biking as my "pacer" while I ran...
driving as my support vehicle while I biked long Sunday rides for hours on end...
sitting at the waters' edge while I swam.....
inspiring and encouraging.
Making sure I had everything I needed to train and race with.

Kiddos who kayaked beside me when I did Open Water I panicked my way through them...listening to my lamenting and wondering if I could really do this.

I also had a daughter who believed in me...who wouldn't let me quit...who told me I had come this far- it was too late to bail out now...and who whispered in my ear at the start line: "I'm proud of you Mom."

Those who texted me...sent letters and cards and emails of "Good Luck"...right up until the Start line minute.

The "Great Job Mom" banner taped up in the hallway when I got home at midnight the day after...exhausted and tired and sleepless.

Those were the things I will hold close when I remember this race.
Those who believed I could do it when I whined I was done.
The encouragement at the low spots...and who wouldn't let me quit even if it meant their sacrifices for me to do it.
Thank you. From the bottom of my heart...thank you. I sit here and look at my Bucket List of races...and realize I have them all crossed off...I have a choices to make. Of where to go from here. Not only with events and sporting races...but life things.
Where to go...what to to juggle....
I can take it as an overwhelming mess...or a Challenge.

I'm thinking the latter.

3.8km Swim        1:22:09
180km Bike         6:57:28
42.2km Run        5:51:16

Monday, October 1, 2012

My 18 Hour (should have been 24) Run

~Logo designed by Alex
One of my "support people". Thank you!~

I am a bit disappointed I couldn't have titled this - "My 24 hour Run".
My Dedmonton event of 24 hours of running..and I only got through 18.
I have to admit I am disappointed in me. 
Maybe not so much me, but my body...

Friday evening, 7 pm, the race director announced GO~
and the group of us took off on an adventure of running the same 4 km loop for 24 hours.
It was a perfect evening.

The moon was coming up, warm, no wind, leaves crunched under our feet, and we all ran together for the first part of the loop- making introductions and well- wishing one another.
It was a beautiful loop. The trail rolled  through decked out fall-colored trees.
And for the first few hours I ran 2 laps of this loop every hour.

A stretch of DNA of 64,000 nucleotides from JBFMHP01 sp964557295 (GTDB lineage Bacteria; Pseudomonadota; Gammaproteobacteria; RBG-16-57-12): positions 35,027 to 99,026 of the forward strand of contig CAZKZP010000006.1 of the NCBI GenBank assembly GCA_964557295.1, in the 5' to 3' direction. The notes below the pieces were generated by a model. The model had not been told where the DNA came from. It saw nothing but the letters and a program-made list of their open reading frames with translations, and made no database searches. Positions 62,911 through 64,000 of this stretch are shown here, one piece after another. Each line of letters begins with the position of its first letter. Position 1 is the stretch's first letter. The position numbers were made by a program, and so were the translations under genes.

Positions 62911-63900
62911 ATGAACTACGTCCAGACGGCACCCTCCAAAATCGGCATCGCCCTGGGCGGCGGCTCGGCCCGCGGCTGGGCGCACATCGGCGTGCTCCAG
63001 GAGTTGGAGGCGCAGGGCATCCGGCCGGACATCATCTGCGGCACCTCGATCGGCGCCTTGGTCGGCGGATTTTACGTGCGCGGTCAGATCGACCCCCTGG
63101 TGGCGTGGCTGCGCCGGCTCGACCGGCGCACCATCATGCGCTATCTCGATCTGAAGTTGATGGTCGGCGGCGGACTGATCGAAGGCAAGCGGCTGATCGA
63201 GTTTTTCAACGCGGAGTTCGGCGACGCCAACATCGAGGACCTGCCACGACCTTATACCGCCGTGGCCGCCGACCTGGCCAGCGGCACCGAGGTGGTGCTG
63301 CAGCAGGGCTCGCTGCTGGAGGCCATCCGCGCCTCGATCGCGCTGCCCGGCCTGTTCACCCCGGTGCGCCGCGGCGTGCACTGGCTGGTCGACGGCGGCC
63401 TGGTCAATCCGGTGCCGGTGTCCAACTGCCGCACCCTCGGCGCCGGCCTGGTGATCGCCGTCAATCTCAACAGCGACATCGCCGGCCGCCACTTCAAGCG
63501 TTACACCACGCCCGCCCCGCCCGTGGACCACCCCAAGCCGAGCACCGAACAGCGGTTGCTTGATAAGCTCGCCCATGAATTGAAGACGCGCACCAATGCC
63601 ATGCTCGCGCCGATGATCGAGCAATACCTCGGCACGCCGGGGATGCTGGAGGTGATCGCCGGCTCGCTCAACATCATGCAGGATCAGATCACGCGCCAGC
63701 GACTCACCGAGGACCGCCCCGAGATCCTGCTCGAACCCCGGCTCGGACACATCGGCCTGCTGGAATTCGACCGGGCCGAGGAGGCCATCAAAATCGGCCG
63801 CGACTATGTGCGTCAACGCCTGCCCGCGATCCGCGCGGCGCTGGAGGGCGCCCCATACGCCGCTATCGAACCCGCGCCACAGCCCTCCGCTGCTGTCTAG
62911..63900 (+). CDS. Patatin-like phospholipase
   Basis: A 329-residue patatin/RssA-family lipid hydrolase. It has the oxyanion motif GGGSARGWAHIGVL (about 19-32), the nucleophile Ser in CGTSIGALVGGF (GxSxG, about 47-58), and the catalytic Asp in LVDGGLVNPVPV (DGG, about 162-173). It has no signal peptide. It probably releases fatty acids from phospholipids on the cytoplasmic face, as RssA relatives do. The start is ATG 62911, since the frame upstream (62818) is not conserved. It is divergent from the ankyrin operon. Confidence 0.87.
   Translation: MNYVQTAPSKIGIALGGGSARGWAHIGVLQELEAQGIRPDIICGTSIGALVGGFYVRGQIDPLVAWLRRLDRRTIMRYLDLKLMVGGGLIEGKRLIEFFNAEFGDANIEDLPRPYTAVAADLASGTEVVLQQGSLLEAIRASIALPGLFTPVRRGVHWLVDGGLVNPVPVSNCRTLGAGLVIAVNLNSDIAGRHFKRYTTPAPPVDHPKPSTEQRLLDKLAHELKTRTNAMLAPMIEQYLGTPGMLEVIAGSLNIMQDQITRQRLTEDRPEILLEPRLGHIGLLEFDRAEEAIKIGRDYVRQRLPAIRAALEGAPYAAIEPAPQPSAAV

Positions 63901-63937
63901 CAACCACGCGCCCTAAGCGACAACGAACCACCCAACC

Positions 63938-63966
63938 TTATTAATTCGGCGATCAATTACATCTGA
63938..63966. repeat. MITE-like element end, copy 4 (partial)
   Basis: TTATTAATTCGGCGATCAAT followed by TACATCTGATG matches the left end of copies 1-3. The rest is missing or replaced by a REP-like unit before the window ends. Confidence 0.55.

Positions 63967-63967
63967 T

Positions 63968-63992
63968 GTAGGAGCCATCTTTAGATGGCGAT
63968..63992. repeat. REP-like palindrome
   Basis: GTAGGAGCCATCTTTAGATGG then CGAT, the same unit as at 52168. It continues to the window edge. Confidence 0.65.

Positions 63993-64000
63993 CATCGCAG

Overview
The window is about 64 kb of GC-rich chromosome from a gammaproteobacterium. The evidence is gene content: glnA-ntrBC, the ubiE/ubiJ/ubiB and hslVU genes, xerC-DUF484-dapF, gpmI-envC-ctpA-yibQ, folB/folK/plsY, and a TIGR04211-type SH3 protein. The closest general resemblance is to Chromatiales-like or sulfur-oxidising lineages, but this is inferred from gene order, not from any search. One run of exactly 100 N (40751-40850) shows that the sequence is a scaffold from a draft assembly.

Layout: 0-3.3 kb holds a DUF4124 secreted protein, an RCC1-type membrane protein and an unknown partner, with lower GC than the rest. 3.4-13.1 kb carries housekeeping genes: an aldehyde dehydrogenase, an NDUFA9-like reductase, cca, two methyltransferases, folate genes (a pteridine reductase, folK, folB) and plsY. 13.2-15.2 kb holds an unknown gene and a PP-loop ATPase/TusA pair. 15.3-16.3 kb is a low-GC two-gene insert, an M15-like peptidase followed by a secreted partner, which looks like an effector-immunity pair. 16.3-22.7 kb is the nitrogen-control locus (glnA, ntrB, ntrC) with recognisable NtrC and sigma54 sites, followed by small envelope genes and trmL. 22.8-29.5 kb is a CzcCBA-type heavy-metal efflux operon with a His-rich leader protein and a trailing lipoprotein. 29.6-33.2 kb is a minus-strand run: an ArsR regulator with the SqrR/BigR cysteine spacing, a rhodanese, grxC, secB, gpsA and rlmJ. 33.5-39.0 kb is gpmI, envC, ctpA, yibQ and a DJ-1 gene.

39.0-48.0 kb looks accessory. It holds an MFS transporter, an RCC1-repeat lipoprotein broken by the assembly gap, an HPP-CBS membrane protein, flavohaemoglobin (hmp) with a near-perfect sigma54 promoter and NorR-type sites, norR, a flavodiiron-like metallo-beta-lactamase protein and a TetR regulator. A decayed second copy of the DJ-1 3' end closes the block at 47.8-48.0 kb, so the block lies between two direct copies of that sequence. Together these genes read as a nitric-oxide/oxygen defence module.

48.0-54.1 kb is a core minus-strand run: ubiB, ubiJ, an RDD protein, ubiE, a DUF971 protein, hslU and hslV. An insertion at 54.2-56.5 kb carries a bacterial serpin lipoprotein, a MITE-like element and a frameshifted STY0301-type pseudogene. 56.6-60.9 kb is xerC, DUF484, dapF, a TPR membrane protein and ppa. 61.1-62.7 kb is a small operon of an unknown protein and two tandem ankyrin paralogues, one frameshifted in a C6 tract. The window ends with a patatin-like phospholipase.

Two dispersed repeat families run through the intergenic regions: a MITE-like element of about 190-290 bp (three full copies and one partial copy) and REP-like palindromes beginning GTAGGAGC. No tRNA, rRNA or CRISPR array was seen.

Right on schedule for my goal of 100 km in 24 hours.

Every lap I did I would run with someone new, or as the night went on- alone.
As it turned dark I donned my headlamp, but the moon was so incredibly bright I used it instead.
I lucked out and saw a gigantic porcupine lumbering across one section of the trail, and a coyote out for a stroll.
The beauty of it all  kept me going in more ways than one.
It was a perfect- feel good evening. One that made you feel blessed just to be alive and able to move.

~Taken by mom who came with my dad and my youngest to watch me run a few loops.
 Thank you!~

My head stayed focused, and the hours passed by incredibly quick.
After 5 hours I remember saying to myself, "I only have 19 hours more to run."
Who SAYS that?
I did. And it felt okay and good.

At 44 was the farthest I had run in my life.
At 52 km...I was over halfway to my goal mark of 100 k.
And it was around 2 am. 

For some reason...that was when my body started to ache.
It was bearable and I managed to run all flat parts and downhills, continuing on walking the inclines.
At the aid station I would use the foam roller and try to un~knot my legs...taking off on the next lap feeling okay. But a km in I would start feeling it again.
I could go in to detail about the pain...where it started and how it worked its way down my legs...but I will save you the boredom and just say that when it hit my ankles, I started to calculate the time left and if  I was going to reach my  goal. 

I began by running 2 loops an hour.
By the time the 12 hour group began their race at 7am Saturday morning, I was down to one 4 km loop every 45 minutes.
At noon, it took my 1 hour and 25 minutes to run (walk) once around the course.
I couldn't believe it was happening.

I kept telling myself to let go of my distance goal and make a new goal of just continue to move for 7 more hours so as to cross the finish line at 7 pm that night.
My head still felt sane, and although I was tired, I felt like running. 
I WANTED to run. That was what I WANTED!

~The Skeleton Runner~

One more loop took me to the 80 km mark. It also took me 1 hour and 40 minutes to do. At times I would just stop, look down at my feet/ankles and my head would yell. 
THEY weren't supposed to give out on me! They were what was supposed to keep me going!!